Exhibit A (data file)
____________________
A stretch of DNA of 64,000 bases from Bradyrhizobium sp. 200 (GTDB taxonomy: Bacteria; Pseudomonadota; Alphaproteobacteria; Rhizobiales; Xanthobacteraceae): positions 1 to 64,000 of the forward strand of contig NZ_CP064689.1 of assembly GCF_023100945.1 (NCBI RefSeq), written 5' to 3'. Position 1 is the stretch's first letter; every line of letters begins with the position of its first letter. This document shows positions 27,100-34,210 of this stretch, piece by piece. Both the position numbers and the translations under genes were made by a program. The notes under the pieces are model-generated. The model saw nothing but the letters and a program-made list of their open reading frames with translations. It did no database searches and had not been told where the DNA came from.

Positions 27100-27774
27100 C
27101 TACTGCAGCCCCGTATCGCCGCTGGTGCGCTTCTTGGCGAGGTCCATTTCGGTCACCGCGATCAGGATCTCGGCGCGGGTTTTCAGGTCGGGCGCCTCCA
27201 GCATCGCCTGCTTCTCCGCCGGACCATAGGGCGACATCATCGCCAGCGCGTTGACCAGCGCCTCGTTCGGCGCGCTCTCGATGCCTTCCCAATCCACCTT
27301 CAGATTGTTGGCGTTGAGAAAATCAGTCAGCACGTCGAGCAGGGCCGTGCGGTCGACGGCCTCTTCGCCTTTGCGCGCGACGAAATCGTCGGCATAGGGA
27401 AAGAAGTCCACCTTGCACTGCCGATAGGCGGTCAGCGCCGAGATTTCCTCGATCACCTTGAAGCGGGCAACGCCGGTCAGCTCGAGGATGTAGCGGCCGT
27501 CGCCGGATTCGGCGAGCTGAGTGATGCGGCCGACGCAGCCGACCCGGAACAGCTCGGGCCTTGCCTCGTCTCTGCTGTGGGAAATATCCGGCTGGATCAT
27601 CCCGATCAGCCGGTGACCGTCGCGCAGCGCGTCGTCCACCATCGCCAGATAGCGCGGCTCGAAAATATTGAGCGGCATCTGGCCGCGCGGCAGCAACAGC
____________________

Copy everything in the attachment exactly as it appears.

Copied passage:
A stretch of DNA of 64,000 bases from Bradyrhizobium sp. 200 (GTDB taxonomy: Bacteria; Pseudomonadota; Alphaproteobacteria; Rhizobiales; Xanthobacteraceae): positions 1 to 64,000 of the forward strand of contig NZ_CP064689.1 of assembly GCF_023100945.1 (NCBI RefSeq), written 5' to 3'. Position 1 is the stretch's first letter; every line of letters begins with the position of its first letter. This document shows positions 27,100-34,210 of this stretch, piece by piece. Both the position numbers and the translations under genes were made by a program. The notes under the pieces are model-generated. The model saw nothing but the letters and a program-made list of their open reading frames with translations. It did no database searches and had not been told where the DNA came from.

Positions 27100-27774
27100 C
27101 TACTGCAGCCCCGTATCGCCGCTGGTGCGCTTCTTGGCGAGGTCCATTTCGGTCACCGCGATCAGGATCTCGGCGCGGGTTTTCAGGTCGGGCGCCTCCA
27201 GCATCGCCTGCTTCTCCGCCGGACCATAGGGCGACATCATCGCCAGCGCGTTGACCAGCGCCTCGTTCGGCGCGCTCTCGATGCCTTCCCAATCCACCTT
27301 CAGATTGTTGGCGTTGAGAAAATCAGTCAGCACGTCGAGCAGGGCCGTGCGGTCGACGGCCTCTTCGCCTTTGCGCGCGACGAAATCGTCGGCATAGGGA
27401 AAGAAGTCCACCTTGCACTGCCGATAGGCGGTCAGCGCCGAGATTTCCTCGATCACCTTGAAGCGGGCAACGCCGGTCAGCTCGAGGATGTAGCGGCCGT
27501 CGCCGGATTCGGCGAGCTGAGTGATGCGGCCGACGCAGCCGACCCGGAACAGCTCGGGCCTTGCCTCGTCTCTGCTGTGGGAAATATCCGGCTGGATCAT
27601 CCCGATCAGCCGGTGACCGTCGCGCAGCGCGTCGTCCACCATCGCCAGATAGCGCGGCTCGAAAATATTGAGCGGCATCTGGCCGCGCGGCAGCAACAGC